France: Veolia Water, the water division of Veolia Environnement, signed a major 30-year municipal outsourcing contract with V.A.K. Zlin, the water public authority for the eastern part of Moravia in the Czech Republic. The area includes 80 districts of which Zlin is the largest town. The contract covers water production and distribution, customer relations, and wastewater collection and treatment, and represents total revenue of around g360 million.
The company also signed a contract with Vodokanal, the St. Petersburg water company, on 6 July 2004 to build a sludge treatment unit for the North St. Petersburg wastewater treatment plant. The plant has a capacity of 1.2 million m3/d and , from 2006, its sludge treatment unit will be able to handle almost 45,000 metric tons of dry matter a year.
A consortium led by the European Bank for Reconstruction and Develop-ment will finance 65% of the g70 million contract. Vodokanal will finance 35% of the contract.
Veolia Water Systems and its entities - OTV SA, Krüger and Clemessy, a subsidiary of Dalkia (Veolia Environnement's energy services division), will carry out the contract.
Ireland: The Dublin City Council and its consultant RPS-MC O'Sullivan awarded a g5.7 million contract to a consortium of Degrémont Ltd. and Pierse Contracting to upgrade and extend Dublin's Ballymore Eustace water treatment works in County Kildare, Ireland. PH McCarthy will provide civil engineering design work.
Degrémont will install lamella settlers, fitted into the existing clarifiers to maximise treatment capacity, and new Degrémont Aquazur rapid gravity filters incorporating the Degrémont Azur nozzle floor.
The design-build contract is seen as an interim step to increase capacity by up to 45 million litres a day (mld) ahead of a larger contract for the full upgrade, which will increase the works capacity to 320 mld of water.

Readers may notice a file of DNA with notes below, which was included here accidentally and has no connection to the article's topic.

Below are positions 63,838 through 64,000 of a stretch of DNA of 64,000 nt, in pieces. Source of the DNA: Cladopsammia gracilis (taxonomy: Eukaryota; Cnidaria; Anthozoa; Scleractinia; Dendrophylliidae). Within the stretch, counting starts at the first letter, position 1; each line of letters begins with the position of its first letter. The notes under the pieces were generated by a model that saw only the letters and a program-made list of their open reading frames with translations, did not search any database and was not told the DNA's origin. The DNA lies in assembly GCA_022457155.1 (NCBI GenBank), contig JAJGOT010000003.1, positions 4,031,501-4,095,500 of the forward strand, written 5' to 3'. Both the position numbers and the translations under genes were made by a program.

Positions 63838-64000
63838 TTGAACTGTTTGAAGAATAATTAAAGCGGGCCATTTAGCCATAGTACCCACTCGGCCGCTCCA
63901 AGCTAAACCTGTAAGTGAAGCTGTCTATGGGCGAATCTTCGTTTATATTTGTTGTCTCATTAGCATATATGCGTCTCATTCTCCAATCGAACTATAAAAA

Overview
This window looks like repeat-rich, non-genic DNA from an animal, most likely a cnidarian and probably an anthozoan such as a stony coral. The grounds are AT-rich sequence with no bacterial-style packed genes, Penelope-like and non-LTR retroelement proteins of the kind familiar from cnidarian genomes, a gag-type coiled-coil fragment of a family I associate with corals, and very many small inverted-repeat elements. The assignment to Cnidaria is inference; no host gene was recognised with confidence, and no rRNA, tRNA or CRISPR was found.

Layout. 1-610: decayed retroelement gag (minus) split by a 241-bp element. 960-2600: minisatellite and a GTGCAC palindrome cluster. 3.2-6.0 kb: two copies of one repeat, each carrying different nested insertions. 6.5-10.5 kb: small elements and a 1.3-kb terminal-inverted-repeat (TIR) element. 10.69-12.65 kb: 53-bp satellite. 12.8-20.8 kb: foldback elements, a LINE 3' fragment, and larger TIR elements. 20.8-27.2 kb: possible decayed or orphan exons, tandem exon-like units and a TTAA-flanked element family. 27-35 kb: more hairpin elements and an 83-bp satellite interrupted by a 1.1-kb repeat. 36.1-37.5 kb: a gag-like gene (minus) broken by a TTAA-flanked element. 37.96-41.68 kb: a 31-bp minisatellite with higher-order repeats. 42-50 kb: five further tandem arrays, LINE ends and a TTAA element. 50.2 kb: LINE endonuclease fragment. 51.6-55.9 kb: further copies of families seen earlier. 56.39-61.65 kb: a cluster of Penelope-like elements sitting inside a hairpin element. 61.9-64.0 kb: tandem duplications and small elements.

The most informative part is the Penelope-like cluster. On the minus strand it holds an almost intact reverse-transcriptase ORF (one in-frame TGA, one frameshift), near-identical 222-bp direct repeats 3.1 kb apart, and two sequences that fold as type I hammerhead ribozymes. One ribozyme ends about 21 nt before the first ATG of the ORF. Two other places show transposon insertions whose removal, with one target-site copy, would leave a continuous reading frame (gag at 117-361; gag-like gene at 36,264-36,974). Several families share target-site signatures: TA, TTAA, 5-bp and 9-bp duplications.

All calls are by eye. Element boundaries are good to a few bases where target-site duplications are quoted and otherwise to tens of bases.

UK: ACE Event Management is organising the Water Africa Sub-Sahara Exhibition and Seminar that will be held in Dar es Salaam, Tanzania, from 16 to 18 March 2005, along with Mining & Electricity 2005 and East Africa Building & Construction 2005 exhibitions.
Tanzania's strong economy is attracting large investments in infrastructure, including water, construction, energy and mining. The World Bank, European Invest ment Bank and the African Development Bank approved a US$ 165-million project in 2003 to rehabilitate Dar es Salaam's water and sewage treatment plants.
The city also plans to install some 2,000 km of new pipelines and may build a new dam. Rural water supply and sanitation projects, estimated to cost US$ 25 million, include dug or drilled wells or boreholes, supply of electric or hand pumps, piping systems, water storage and community sanitation facilities.
The Tanzanian Ministry of Water & Livestock Development will help develop the seminar programme. For more information, visit www.ace-events.com.